## Introducing Statistics: On-Base Plus Slugging

Hitting can be broken down into two basic components: the ability to get on base and the ability to hit for power. These have been measured in different ways for years. The oldest measure of hitting is the batting average, which is the rate at which a batter gets a hit (BA=Hits/At Bats). It ignores times at plate that result in walks or hit batsmen. Though either outcome involves a batter getting on base, it is not done through a hit and thus is ignored. In 1876, the first year of the National League, walks were recorded as outs and thus depressed batting average. Batting average, it appears, has three major flaws: It measures the rate of an occurence, meaning that a batting average of .333 is the same if we are talking about 1 hit in 3 at bats or 33 in 99. It ignores other opportunities to get on-base. It also has no measure of how good a hit occurs.

On-Base Percentage is an attempt to correct for the second of these errors. OBP=(Hits+Walks+Hit Batsmen)/(At Bats+Walks+Hit Batsmen+Sacrifices+Sacrifice Flies). This formula brings all plate appearances into the equation (in the denominator) instead of an arbitrarily limited number of at bats. It also treats all times that a batter gets on base as valuable. (It does ignore if a batter reaches on an error or on a fielder’s choice, probaby because those are not considered products of the hitter’s skill.) However, it waits all times on base equally, which seems intuitely mistaken. A double is better than a walk for two reasons: It gets a batter one base further, and it has a better chance of advancing preceding baserunners. Nevertheless, OBP does correct one flaw of batting average.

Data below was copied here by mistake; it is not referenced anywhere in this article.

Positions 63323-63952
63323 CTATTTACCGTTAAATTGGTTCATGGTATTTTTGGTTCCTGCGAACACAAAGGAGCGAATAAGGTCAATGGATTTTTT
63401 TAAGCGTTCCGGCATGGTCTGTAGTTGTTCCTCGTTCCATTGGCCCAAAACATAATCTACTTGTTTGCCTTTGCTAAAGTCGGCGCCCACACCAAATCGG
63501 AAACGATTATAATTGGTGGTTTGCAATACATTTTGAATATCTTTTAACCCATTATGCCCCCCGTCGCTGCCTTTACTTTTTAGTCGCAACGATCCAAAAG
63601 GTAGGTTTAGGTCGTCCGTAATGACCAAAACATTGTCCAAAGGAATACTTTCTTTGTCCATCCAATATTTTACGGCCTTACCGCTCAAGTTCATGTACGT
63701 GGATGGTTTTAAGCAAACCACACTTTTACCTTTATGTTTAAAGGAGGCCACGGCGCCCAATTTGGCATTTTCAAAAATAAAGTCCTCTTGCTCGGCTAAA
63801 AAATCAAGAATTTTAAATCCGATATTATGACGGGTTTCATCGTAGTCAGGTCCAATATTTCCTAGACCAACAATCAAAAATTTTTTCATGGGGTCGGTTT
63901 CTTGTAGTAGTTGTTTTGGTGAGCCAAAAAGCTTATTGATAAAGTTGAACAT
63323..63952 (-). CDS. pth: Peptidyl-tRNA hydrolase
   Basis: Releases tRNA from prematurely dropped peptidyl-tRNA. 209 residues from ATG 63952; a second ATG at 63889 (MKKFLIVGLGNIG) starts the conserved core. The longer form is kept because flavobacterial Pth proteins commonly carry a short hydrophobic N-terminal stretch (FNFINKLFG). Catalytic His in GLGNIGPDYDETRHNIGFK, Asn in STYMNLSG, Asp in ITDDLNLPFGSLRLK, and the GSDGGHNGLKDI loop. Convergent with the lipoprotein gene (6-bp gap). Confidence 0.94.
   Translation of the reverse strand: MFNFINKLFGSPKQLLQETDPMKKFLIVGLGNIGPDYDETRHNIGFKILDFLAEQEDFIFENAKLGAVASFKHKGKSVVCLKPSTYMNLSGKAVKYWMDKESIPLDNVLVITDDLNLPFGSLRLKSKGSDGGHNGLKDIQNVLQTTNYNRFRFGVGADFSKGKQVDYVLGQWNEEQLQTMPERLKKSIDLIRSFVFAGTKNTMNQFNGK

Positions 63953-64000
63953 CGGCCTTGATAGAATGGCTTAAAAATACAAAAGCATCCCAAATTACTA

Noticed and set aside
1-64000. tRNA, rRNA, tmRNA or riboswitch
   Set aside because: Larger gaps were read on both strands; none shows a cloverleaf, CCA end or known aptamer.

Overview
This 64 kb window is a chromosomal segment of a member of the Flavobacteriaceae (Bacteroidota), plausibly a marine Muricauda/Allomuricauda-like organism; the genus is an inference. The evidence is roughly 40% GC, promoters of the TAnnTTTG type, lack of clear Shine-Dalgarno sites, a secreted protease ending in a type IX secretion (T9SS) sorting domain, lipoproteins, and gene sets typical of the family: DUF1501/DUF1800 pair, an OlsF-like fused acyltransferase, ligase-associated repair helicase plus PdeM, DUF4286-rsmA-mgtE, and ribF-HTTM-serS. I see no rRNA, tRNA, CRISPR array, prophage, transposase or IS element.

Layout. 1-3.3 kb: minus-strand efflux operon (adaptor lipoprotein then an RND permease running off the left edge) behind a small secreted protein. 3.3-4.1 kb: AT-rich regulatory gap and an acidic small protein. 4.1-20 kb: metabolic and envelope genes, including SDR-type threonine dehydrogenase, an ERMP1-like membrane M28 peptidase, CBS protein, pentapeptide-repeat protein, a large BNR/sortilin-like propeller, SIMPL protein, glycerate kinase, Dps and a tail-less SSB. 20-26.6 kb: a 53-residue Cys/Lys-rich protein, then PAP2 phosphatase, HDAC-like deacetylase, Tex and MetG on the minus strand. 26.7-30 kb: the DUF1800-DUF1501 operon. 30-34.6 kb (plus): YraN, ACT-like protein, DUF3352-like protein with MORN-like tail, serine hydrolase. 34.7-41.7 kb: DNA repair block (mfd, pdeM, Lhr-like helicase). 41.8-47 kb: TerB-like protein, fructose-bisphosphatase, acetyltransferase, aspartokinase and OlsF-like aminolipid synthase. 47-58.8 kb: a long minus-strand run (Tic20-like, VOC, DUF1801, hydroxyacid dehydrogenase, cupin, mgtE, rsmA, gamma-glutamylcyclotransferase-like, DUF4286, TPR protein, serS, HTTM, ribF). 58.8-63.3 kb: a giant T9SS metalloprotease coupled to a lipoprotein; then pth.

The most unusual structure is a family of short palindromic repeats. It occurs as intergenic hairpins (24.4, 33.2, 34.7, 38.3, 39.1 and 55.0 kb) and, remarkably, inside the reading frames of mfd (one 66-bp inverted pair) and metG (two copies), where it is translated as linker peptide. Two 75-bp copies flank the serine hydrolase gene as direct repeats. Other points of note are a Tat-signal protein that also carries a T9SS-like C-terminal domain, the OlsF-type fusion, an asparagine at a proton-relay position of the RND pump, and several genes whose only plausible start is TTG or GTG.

Slugging percentage attempts to correct batting average’s third flaw. SLG=(Total Bases/At Bats). The denominator is the same as battign average, but the numerator is total bases, i.e. how many bases a batter gets from all of his hits combined. Slugging percentage ignores other ways to get on base, focusing solely on the power of hits. It has the advantage of treating a home run as more valuable than a single, but it still ignores the importance of getting on base without a hit. To solve the flaws of OBP and SLG, they are added together to create OPS.

OPS=OBP+SLG. This stat is probably the most visible sabermetric batting statistic. It creates a scale that gives weight to all times on base and to the value of hits beyond singles. However, it has the weakness of all rate stats. It measures how often a batter does its given elements, and not how many. While it might be useful to know that a batter reaches base 40% of the time, it also helps to know how many times he reaches base. An OPS of 1.000 is outstanding, but and OPS of .990 in twice as many plate appearances is more valuable to a team. Once again, health is important in measuring skill. It is not sufficient to make an OPS of .500 as valuable as an OPS of 1.000 if the lesser player is twice as healthy. But it is incredibly important in deciding tough cases.

**Explore posts in the same categories:**Baseball, Statistics

**Tags:** OBP, OPS, SLG, Statistics

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